It’s not often that a Knesset (Israeli parliament) speech goes viral, but that is precisely what has happened to the inaugural speech of incoming Knesset member Dr. Ruth Calderon. A scholar with a PhD in Talmud from the Hebrew University, Calderon is a ground-breaking leader in the secular study of sacred texts in Israel. She co-founded the egalitarian, pluralistic Beit Midrash Elul in Jerusalem in 1989, and founded the Alma Home for Hebrew Culture in Tel Aviv in 1996. Her efforts to promote the Jewish bookshelf and strengthen Israeli-Jewish identity brought her the Avi Chai Prize. (Full disclosure: this writer has personal and professional connections with Dr. Calderon, and has participated in Alma programs in Tel Aviv and New York.)
Most recently, Calderon was elected to the Knesset as part of the new Yesh Atid party, led by Yair Lapid. Dr. Calderon’s February 12th speech on the Knesset floor has become nothing less than an internet sensation. The original Knesset video of her speech, which included a heartfelt description of her journey into Jewish textual study, a Talmud lesson, and a plea for Jews across the religious spectrum to freely claim the Torah, is approaching 200,000 views on YouTube. Some enterprising viewers, hoping to give a broader audience access to her comments, modified that video to include English subtitles taken from this English translation of her remarks–proof that Calderon’s historic speech is continuing to reverberate far beyond the Knesset walls.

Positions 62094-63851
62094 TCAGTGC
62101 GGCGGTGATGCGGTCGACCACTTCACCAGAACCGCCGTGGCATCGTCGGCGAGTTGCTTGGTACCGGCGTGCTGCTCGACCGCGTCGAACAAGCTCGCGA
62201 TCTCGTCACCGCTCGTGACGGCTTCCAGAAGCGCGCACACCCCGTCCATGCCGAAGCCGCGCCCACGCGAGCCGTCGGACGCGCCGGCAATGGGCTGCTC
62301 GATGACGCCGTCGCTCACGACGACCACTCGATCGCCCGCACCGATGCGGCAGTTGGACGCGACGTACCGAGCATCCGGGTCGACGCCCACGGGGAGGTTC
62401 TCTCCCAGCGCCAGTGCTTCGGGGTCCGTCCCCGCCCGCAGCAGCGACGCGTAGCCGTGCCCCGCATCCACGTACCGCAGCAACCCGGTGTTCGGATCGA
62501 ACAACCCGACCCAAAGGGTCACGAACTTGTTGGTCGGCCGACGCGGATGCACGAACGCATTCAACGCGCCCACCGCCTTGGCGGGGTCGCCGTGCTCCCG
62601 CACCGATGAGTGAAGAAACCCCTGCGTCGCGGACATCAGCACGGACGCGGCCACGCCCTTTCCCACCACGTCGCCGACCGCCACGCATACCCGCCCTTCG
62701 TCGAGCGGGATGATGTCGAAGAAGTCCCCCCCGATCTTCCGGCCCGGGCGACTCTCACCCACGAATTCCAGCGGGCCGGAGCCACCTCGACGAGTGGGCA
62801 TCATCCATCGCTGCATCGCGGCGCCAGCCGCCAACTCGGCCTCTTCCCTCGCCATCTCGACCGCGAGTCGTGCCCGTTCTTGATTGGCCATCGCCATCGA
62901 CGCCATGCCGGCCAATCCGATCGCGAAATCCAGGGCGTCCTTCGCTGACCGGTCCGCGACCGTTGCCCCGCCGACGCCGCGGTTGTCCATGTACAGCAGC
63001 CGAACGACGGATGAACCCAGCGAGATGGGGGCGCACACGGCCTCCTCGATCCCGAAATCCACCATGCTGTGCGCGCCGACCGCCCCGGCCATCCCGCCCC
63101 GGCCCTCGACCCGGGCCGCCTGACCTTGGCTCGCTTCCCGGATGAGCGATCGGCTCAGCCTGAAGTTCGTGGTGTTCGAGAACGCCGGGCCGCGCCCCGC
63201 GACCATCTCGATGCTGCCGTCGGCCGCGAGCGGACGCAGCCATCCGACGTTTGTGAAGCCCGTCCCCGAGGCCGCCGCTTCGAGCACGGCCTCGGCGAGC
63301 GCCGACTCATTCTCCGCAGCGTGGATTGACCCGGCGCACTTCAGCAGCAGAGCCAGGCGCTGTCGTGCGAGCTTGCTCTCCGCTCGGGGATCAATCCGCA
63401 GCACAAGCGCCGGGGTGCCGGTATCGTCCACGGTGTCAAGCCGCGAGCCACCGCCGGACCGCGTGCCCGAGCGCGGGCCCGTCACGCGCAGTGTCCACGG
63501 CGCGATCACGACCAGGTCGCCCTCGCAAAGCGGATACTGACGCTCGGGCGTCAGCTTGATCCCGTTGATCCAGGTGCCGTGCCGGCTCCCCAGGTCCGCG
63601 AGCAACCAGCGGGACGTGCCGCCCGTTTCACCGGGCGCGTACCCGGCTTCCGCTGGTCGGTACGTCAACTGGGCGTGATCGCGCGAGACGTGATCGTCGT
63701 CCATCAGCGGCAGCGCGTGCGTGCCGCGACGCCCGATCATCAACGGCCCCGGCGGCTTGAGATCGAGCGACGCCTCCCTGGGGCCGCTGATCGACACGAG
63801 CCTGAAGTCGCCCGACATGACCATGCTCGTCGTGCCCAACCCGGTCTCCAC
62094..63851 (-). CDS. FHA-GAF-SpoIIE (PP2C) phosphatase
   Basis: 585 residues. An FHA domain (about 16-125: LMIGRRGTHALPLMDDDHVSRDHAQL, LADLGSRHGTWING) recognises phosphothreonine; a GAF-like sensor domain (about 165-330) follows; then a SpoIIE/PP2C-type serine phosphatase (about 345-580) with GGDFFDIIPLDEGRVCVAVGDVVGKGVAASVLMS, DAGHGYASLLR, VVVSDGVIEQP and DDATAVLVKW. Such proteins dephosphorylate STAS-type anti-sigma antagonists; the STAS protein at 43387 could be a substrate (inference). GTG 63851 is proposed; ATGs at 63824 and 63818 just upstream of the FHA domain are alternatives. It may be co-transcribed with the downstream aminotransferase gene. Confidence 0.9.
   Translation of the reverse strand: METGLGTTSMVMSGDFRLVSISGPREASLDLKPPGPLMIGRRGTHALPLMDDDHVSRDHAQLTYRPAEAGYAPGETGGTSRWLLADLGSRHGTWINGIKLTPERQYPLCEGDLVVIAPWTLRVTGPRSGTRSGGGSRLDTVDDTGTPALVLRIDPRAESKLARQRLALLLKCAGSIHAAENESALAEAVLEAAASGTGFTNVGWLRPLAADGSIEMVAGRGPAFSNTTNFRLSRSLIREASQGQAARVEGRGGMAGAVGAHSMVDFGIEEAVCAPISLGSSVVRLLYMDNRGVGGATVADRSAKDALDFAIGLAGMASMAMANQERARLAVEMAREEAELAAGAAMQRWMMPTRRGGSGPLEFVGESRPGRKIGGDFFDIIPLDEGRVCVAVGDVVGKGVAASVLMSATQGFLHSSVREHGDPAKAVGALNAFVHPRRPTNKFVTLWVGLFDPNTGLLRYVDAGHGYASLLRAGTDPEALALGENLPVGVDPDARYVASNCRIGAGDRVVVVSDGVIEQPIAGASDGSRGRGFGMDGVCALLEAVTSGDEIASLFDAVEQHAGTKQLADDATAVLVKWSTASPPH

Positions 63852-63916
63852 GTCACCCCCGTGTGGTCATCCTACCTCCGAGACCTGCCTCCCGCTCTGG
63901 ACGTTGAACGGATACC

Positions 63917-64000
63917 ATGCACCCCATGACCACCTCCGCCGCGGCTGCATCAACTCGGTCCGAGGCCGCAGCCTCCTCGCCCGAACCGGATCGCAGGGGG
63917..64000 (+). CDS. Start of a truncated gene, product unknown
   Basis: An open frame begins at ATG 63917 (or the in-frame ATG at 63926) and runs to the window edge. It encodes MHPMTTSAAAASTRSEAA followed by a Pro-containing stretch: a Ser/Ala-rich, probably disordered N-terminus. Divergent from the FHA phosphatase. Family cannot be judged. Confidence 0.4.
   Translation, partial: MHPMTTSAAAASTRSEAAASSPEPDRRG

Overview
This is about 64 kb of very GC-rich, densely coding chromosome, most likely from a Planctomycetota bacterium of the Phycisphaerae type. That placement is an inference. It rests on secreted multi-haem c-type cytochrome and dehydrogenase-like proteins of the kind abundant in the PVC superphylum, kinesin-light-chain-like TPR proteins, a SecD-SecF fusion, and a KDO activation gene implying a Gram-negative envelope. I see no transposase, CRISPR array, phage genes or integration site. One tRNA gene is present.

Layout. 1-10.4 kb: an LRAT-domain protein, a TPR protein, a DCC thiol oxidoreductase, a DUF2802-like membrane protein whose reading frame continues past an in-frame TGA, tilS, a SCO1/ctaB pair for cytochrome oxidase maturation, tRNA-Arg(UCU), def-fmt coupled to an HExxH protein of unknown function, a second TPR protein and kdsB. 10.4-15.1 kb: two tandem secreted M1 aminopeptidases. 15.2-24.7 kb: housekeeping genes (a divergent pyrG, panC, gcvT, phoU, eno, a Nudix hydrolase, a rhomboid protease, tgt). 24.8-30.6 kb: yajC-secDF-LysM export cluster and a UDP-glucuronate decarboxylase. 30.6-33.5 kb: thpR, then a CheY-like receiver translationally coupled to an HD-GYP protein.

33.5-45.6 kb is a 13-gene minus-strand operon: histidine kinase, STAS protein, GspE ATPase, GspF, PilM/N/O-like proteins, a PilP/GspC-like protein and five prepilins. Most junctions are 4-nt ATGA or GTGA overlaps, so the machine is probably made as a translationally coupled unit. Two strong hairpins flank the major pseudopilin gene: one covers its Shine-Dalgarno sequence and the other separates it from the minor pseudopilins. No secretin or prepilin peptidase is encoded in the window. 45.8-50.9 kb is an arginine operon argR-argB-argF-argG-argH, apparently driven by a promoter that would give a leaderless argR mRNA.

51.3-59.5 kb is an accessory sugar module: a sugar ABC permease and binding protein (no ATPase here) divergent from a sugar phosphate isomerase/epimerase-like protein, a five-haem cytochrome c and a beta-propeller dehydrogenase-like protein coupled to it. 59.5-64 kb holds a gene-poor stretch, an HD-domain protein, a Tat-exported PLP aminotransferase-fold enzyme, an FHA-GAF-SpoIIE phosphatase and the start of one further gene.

Check out Dr. Calderon’s Knesset speech (the subtitled version) below, as well as links to news coverage of the event. Her remarks include this bold declaration: “The Torah is not the property of one movement or another. . . . The time has come to reappropriate what is ours, to delight in the cultural riches that wait for us, for our eyes, our imaginations, our creativity.” With her proven ability to engage people both in Israel and in the Diaspora, Dr. Ruth Calderon may just be laying the groundwork for a textual revolution–one with the potential to transform not just the Israeli political status quo, but also the way that Jews around the world relate to sacred texts, and to each other.
If nothing else, Calderon has sparked a fresh dialogue–online, in Israel, and in Diaspora communities–about the role of the Jewish sacred canon in modern daily life. And when a Talmud lesson from the heart becomes an internet phenomenon, it seems that rather interesting possibilities lie ahead for the Jewish state.
MK Dr. Ruth Calderon, Knesset Speech with English subtitles
More on Ruth Calderon from UW Jewish Studies:
Marty Jaffe, “The Splendid Text of Ruth Calderon’s Knesset Speech” (June 2013)
Anat Goldman, “Secular? Moderate? Middle Class? Not Quite” (May 2013)
Suggested links for more on the Calderon story:
Daniela Cheslow, “In New Knesset, a True Maverick” Tablet Magazine (Feb. 25)
Yehoshua Looks, “The Knesset as beit midrash: A model of hope for a better Israel Ha’aretz (Feb. 25)
Jill Garbi, “‘Torah study can be part of politics'” New Jersey Jewish News (Feb. 20)
Aaron Kalman, “Resonant response to maiden speech by Yesh Atid’s secular, female Talmud Scholar” The Times of Israel (Feb. 15)
Vered Kelner, “She brought Israelis to the Talmud, can she brings its wisdom to the Knesset?” Ha’aretz (Jan. 24)
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